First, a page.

Welcome back to my final 2016 round of "call the primaries." Although tomorrow night won't actually be the last primary day (Washington D.C. votes next week), it will be the last day where both parties' nominees are not known. So it'll be the last time the game will even be worth playing.
As always, before I get to tomorrow night's predictions, I've got to update the running totals. Oh, and my apologies to Democrats in the Virgin Islands and Puerto Rico (who both voted over the weekend), as I neglected to make calls in their races.
Three weeks ago, I predicted Bernie Sanders would win both Kentucky and Oregon. While Bernie did clean up in Oregon, the Kentucky race was one of the closest of the entire season for Democrats. The state wasn't called until very late in the night, and in the end Hillary Clinton won it by less than 2,000 votes (out of over 400,000 votes cast). So while it was one of the closest races yet, Hillary chalked it up as a win -- meaning I now have to chalk it up as a loss.
Here are my running totals for how I've done throughout the primary season. I should note that the Republican numbers are final, since Donald Trump has wrapped up the nomination (I don't make predictions after that point, because it'd be unfairly running up my own score).
Total correct 2016 Democratic picks: 35 for 46 -- 76%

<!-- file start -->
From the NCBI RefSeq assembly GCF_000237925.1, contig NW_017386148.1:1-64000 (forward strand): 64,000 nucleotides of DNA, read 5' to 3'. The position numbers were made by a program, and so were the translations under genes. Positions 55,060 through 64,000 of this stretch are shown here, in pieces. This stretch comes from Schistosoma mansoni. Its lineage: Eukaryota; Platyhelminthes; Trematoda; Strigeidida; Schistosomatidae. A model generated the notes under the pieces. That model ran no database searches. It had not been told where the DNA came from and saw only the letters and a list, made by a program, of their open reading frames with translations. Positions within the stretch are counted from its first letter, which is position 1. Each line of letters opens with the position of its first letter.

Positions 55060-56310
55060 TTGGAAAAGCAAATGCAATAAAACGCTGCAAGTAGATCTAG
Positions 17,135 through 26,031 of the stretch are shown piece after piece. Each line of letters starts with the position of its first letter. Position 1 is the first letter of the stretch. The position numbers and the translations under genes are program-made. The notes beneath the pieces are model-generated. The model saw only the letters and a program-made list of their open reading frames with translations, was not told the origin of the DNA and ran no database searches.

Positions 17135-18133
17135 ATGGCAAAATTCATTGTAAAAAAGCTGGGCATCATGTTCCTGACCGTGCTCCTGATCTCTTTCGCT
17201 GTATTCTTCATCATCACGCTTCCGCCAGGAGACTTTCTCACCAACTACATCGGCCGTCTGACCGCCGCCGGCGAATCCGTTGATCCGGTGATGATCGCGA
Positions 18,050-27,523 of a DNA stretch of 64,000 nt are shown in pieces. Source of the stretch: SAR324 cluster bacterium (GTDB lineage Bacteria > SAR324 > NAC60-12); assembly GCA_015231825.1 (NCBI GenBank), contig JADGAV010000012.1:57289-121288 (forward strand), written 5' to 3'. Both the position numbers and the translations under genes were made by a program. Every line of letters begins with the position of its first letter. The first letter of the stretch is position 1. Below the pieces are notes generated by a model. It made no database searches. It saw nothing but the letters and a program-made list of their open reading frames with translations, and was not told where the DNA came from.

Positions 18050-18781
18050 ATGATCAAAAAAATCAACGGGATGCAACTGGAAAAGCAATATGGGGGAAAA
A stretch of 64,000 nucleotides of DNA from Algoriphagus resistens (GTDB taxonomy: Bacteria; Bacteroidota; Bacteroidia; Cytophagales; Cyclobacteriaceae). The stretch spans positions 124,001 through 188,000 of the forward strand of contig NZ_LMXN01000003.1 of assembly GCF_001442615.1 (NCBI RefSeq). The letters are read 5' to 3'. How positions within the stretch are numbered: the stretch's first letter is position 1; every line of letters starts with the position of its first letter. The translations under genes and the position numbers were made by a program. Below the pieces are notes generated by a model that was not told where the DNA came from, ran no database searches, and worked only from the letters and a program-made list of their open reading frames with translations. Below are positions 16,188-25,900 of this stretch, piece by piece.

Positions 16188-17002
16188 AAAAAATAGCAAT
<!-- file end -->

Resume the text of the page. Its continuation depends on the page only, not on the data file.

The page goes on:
Total correct 2016 Republican picks: 37 for 47 -- 79%
Total overall correct picks: 72 for 93 -- 77%.
I'm still doing better than 3-for-4 in all categories, but just barely for Democrats. Which brings us to the final six predictions of the 2016 primary season. I'm going to present these in reverse-alphabetical order, just because.
No polling exists for either of the Dakotas, making both of them nothing more than gut calls. South Dakota holds a primary, and going on nothing more than geography and demographics, I'm going to predict Bernie Sanders wins South Dakota. With no poll numbers to go on, it's anybody's guess what will happen, but my gut tells me Bernie wins pretty solidly here.
Again, a complete dearth of polling means nothing more than gut feelings are available in North Dakota. But unlike all the other states voting tomorrow night, North Dakota is a caucus state, not a primary state. This makes it one of the easiest states to call, even without polling to rely on. Bernie wins the North Dakota caucus, and he wins it overwhelmingly -- as he's done in many other caucus states west of the Mississippi River. It won't even be close.
One poll exists from New Mexico, but it is really too old to be very informative. Back in late February, Clinton was up over Sanders by 14 points (47 to 33 percent). That's not much to go on now, though.
New Mexico could be very close. I say this because there are good indications for both camps, meaning nobody really knows what will happen. New Mexico holds a closed primary, which tends to benefit Clinton. But Sanders has a relatively high number of donors from New Mexico, and he's been doing very well using social media to get his message out.
Most poll-watchers are predicting Hillary wins New Mexico, mostly based on the high percentage of Latino voters and the geography (Hillary won both Arizona and Texas). I'm going to buck this trend and predict Bernie edges Clinton out here. I have nothing solid to base this on (other than gut feeling), but I think New Mexico could be the most surprising result of the night. I could easily be wrong on this one, but at the least I think we'll have to wait a few hours to hear who won the state, because it'll be so close.